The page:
For many, Yimou Zhang is the face of Chinese cinema. He's had a long and prosperous career that stretches well beyond the world of film. Even though he's now in his fourth decade of making films he shows no signs of slowing down. On the contrary even, Shadow [Ying] is Zhang's latest baby and once again it sets a new standard for others to follow. It's an almost impossible feat for a man like Zhang, most directors can only aspire to make one such a film once, but here we are. Shadow is a benchmark for all films that will follow in its footsteps.
Zhang is known to be a master of color. Films like Red Sorghum and Ju Dou conquered the world with their bright reds, while Hero and House of Flying Daggers helped to breathe new life into the martial arts genre through their boldly colorful cinematography. It's an interesting twist then that Zhang pulls a reverse Kitano (who directed Dolls to prove he in fact could do color) and made a film that is primarily black and white, drawing inspiration from ancient Chinese ink wash paintings and the taijitu (the good old yin and yang symbol). A risky move, but when Zhang applies himself to something he usually delivers and that's the very least you could say of Shadow.
While Shadow is an absolute visual trip, the narrative is more traditional and somewhat reminiscent of Zhang's own Hero. It's a historic war drama that largely unfolds inside the king's castle. The focus lies on strategy, deceit and power struggles, less on the actual combat. There are still a couple of elongated action sequences of course, but if you're hoping for a full-blown action spectacle than Shadow will disappoint. If on the other hand you like the more micro-strategic and character-driven war epics that reared their heads in China during the late '00s you'll find plenty to like here.
Central to the story lies the brittle peace treaty that exists between the Kingdome of Pei and the city of Jing, which is about to be blown to pieces after a Pei commander pays the city a visit. What the king of Pei doesn't know is that the commander hired a "shadow", a body double that takes his place in case something should happen to him. While the king tries to defuse the situation, the commander's shadow is preparing for a showdown between him and the general of Jing, a duel that will determine the outcome of the political scuffle.
On a visual level, Shadow is absurdly beautiful. People have been making black and white cinema since the very moment cinema was born, but never did I see it done in such a way as here. To want to reinvent black and white cinema is crazy, but Zhang actually pulled it off. For one, it doesn't go for muddled greys or stark, grainy contrasts, instead it finds a sweet spot that makes the contrast look crisp and clean while still giving the many gradient greys some room to play. It's also not true black and white either, with some colors remaining, although extremely desaturated. The trick is that these slivers of color actually seem to enhance the black and white effect even further. It simply has to be seen to be believed.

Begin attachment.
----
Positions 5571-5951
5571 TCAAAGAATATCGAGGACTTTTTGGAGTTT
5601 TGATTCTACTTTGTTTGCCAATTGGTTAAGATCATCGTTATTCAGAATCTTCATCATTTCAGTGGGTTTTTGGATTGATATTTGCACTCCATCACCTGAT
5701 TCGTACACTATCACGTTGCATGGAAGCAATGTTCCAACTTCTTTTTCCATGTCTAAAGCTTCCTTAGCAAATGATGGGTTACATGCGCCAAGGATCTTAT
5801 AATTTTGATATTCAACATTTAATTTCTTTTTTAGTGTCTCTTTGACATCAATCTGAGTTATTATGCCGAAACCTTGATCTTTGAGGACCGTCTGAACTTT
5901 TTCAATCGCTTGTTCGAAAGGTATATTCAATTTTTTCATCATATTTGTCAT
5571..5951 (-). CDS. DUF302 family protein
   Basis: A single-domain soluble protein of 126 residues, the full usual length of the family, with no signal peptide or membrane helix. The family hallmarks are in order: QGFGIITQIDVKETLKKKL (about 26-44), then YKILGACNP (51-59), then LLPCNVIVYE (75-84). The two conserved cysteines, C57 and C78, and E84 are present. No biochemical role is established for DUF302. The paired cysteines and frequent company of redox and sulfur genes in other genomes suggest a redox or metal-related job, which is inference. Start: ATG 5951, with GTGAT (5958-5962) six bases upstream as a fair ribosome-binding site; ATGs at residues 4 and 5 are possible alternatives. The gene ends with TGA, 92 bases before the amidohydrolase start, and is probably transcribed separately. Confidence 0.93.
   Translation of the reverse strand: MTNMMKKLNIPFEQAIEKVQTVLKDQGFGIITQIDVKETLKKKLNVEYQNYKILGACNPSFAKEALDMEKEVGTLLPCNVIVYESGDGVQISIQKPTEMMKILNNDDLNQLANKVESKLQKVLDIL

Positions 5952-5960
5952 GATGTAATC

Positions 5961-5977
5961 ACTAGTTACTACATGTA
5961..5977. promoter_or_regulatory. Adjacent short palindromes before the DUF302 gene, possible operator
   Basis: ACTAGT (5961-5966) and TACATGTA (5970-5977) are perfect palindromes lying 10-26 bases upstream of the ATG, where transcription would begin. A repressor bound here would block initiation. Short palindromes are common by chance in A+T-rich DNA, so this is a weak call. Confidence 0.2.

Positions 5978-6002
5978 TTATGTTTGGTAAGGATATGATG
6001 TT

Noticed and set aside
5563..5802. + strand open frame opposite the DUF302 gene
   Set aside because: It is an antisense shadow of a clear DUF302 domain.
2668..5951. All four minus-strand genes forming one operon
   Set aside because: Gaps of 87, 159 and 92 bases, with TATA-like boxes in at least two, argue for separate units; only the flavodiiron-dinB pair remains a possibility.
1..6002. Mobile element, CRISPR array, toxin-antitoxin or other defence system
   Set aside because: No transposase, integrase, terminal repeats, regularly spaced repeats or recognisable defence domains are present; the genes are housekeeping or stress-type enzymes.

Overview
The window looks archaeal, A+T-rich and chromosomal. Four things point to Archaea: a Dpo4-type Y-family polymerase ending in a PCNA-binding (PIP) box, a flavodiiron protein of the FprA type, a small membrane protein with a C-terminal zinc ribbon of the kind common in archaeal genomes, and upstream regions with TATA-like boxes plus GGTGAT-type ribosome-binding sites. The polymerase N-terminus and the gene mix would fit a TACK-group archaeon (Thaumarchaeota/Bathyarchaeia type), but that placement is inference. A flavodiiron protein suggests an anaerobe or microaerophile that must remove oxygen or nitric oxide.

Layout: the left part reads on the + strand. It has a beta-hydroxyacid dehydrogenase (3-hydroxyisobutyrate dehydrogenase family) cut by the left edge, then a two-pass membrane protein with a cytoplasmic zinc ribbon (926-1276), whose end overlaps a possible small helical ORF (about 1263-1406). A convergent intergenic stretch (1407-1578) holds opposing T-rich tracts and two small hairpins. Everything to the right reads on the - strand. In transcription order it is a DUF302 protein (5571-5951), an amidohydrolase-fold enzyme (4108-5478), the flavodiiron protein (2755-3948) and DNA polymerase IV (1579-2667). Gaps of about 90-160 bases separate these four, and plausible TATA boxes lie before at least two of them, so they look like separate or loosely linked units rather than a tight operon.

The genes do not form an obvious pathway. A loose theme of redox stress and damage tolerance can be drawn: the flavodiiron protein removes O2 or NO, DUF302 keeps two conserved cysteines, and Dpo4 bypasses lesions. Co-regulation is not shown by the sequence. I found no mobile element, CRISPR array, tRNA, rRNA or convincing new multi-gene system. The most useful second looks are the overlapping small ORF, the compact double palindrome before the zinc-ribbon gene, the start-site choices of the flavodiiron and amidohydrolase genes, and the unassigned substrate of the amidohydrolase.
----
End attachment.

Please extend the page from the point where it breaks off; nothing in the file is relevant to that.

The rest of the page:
The soundtrack, per usual, is more traditional in nature. That said, Zhang gives it a prominent place in his film and even dedicates a few scenes to the musical pieces. The music is played on traditional Chinese instruments (zithers and pipas), which does give the film a distinct feel. It's a more than solid soundtrack and it's definitely an asset to the film, even so China keeps reaching back to these classic sounds and compositions. It would be nice to see them play around with more modern sounds for a change, though truth be told Shadow probably wouldn't have been the best film to experiment with that. Can't really fault Zhang for his choice here, but it is becoming a flaw in Chinese cinema that needs to be addressed at some point or another.
The cast is solid, but not too exceptional. Apart from Ryan Zheng maybe, who is clearly enjoying the devious side of his character (the king of Pei). While he lays it on quite thick, he gets away with it through sheer enthusiasm. There are no weak elements or bad performances, at the same time I don't think many actors will be remembered for their parts here. The material they had to work with doesn't really call for stand-out performances either, since the narrative and the characters are all very in line with the expectations of the genre.
If you weren't charmed by Zhang's earlier martial arts epics then Shadow probably isn't going to change your mind. The genre is a bit past its prime and unless you can let yourself be swayed by Zhang's overpowering visual prowess the film doesn't have much on offer you haven't seen elsewhere. That's not to say that the plot is uneventful or badly structured, but it does feel a bit tried and tested. As a fan of genre cinema it's something I can brush off very easily, but I feel it will probably hurt the commercial appeal of the film in the West (which is currently ignoring classic Chinese action cinema altogether).
That said, as a fan of style over substance cinema, this is a real treat. Shadow's eye-popping visuals amaze from start to finish and with all the other elements adequately covered there are plenty of stand-out scenes that have the potential to become pillars of the genre. Zhang reinvented black and white cinematography and plastered it over a fun and commendable story. The result is lush Chinese blockbuster material at its best, a film that is mostly highs and no lows. It's a somewhat surprising reminder that Yimou Zhang still has some life left in him as a director.